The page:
Tag Archives: Heat

Miami Heat vs. Oklahoma City Thunder Preview (Game 53 of 82)

okc miami

  • When: Thursday, 14 February 2013 at 7:00 PM CST
  • Where: Chesapeake Energy Arena, Oklahoma City, OK

This game brings to it a sense of deja vu. The last time the Oklahoma City Thunder played the Miami Heat, the Thunder were coming off a loss. The Thunder ended up losing that game to the Heat on Christmas day for their only consecutive game losing streak of the season. This time the Thunder are coming off a loss to the Utah Jazz, and would love nothing more than to get a victory against last season’s Finals opponent before heading into the All-Star break. Remember, Kevin Durant and Russell Westbrook has to swallow the bitter pill of playing with Lebron James in the Olympics after their NBA Finals loss. The last thing they want is to lose to Lebron and the Heat again, when they’ll probably have to link up for NBA-related activities during the All-Star break.

In their last meeting, the Thunder and Heat played in a game that met expectation. While the Heat held the lead for most of the 4th quarter, the game was tight with Durant and Westbrook both having chances to tie the game in the closing seconds. The main characters performed well, with Durant and Westbrook leading the Thunder with 33 and 21 points, respectively, and James and Dwayne Wade leading the Heat with 29 and 21 points, respectively. The main difference were the role players, where Kevin Martin and Serge Ibaka each had 15 points for the Thunder, while Chris Bosh and Mario Chalmers had 21 and 20, respectively, for the Heat.

The Opponent

miami heat starting 5

The Miami Heat come into the game with a 35-14 record, good for 1st in the Eastern Conference. They are currently riding a 6-game winning streak. Their offense is top-5 in the league (103.1 ppg, 5th in the league) and their scoring defense is in the top half of the league (96.7 ppg allowed, 12th in the league). The Heat are led by all-world forward Lebron James, who is having one of the best seasons the league has ever seen. He is leading the Heat in 4 statistical categories (scoring, rebounds, assists, and steals), while leading the NBA in Player Efficiency Rating (PER). The backcourt consists of Mario Chalmers and All-Star Dwayne Wade, who is also having a great season, averaging 21 points, nearly 5 rebound, and nearly 5 assists per game.  The front court consists of rugged PF Udonis Haslem and All-Star Chris Bosh. The bench is full of 3-point shooters (Ray Allen, Shane Battier, Norris Cole, Mike Miller) and the recently signed Chris Andersen.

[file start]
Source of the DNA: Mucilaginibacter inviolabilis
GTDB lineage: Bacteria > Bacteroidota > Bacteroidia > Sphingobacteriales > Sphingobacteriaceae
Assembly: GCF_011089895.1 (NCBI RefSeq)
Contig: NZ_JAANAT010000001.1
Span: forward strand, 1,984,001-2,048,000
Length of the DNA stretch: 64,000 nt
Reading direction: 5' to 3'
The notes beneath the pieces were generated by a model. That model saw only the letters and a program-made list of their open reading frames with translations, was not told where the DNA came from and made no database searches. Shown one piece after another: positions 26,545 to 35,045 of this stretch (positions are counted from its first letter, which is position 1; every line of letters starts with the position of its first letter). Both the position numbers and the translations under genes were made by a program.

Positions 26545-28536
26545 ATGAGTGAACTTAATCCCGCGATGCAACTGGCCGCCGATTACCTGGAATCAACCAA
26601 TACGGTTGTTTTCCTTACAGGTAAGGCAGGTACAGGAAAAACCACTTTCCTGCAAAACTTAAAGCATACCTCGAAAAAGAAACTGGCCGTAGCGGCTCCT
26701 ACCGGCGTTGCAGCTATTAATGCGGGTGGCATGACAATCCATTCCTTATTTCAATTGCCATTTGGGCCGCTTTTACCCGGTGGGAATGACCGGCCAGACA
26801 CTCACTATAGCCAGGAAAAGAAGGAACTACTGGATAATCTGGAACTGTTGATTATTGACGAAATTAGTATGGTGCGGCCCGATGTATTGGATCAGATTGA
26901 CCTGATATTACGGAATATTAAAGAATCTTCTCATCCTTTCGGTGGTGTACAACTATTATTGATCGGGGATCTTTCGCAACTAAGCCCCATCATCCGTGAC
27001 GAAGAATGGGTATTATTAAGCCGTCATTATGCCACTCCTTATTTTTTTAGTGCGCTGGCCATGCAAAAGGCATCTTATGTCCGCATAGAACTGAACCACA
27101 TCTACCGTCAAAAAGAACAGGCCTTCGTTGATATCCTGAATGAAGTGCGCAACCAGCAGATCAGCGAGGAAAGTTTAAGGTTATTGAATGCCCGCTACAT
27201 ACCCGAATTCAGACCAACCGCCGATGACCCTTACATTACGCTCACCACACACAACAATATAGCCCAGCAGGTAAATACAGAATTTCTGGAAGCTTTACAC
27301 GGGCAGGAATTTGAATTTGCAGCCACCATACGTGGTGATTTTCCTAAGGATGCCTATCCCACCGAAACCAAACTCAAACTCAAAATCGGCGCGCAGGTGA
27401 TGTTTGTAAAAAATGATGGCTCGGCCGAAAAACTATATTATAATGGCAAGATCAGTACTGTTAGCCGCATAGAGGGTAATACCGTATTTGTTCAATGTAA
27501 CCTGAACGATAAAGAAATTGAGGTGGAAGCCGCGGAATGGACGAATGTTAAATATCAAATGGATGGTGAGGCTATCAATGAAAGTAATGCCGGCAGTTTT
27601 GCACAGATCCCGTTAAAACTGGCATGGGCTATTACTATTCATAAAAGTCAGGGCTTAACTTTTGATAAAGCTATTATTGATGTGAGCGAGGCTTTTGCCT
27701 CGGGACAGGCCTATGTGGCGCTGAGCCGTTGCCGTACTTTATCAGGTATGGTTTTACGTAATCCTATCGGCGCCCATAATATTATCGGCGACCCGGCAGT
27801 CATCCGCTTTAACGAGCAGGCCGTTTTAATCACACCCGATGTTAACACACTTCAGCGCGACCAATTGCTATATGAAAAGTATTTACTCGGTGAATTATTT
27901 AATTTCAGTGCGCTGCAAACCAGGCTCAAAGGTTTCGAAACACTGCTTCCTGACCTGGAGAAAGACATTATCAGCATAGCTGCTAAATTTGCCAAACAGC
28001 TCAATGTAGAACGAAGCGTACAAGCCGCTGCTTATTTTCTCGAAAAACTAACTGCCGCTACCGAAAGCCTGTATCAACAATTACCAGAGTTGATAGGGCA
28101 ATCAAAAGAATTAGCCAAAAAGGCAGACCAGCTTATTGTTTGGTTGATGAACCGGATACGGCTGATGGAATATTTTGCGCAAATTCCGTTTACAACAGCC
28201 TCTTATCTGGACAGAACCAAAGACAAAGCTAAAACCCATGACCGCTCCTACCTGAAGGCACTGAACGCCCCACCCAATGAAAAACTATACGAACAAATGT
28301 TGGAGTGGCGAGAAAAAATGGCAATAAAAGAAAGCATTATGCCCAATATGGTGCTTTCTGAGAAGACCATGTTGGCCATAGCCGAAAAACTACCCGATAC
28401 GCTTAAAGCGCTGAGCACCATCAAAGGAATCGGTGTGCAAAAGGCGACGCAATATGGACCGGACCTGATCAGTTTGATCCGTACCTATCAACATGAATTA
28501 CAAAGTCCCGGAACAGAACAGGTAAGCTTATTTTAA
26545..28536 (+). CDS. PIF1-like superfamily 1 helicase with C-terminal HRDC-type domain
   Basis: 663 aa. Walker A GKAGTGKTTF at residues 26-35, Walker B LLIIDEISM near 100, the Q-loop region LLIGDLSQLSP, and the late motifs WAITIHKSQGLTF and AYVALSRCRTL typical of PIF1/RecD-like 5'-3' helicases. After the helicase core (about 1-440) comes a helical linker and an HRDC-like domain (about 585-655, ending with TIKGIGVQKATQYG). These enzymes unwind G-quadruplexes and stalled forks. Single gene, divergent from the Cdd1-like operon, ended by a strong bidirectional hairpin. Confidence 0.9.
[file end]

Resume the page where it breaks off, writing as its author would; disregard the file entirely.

Probable Starters

Miami Heat

  • PG – Mario Chalmers
  • SG – Dwayne Wade
  • SF – Lebron James
  • PF – Udonis Haslem
  • C – Chris Bosh

Oklahoma City Thunder

  • PG – Russell Westbrook
  • SG – Thabo Sefolosha
  • SF – Kevin Durant
  • PF – Serge Ibaka
  • C – Kendrick Perkins

3 Keys to the Game

  • Perimeter Defense – Its the rock and the hard place that defenses face when they play the Miami Heat. Do you allow James and Wade to penetrate into the lane, but stay home on the shooters? Or do you collapse the defense to protect the paint, while exposing yourself on the perimeter? The Thunder always seem to get burned a one of the Heat’s role players (Battier in the Finals, Miller in Game 5, Chalmers in the Christmas game) on the perimeter. rebound
  • Rebounding – The Heat are last in the league in rebounding at 38.7 rebounds per game, which is completely unheard of for a championship contender. The Thunder bigs need to control the paint and not allow the Heat to get extra opportunities on offense. Kevin Durant needs to slide down and help out on the glass, especially when he is playing the 4, which I feel will be often in this game. brooks2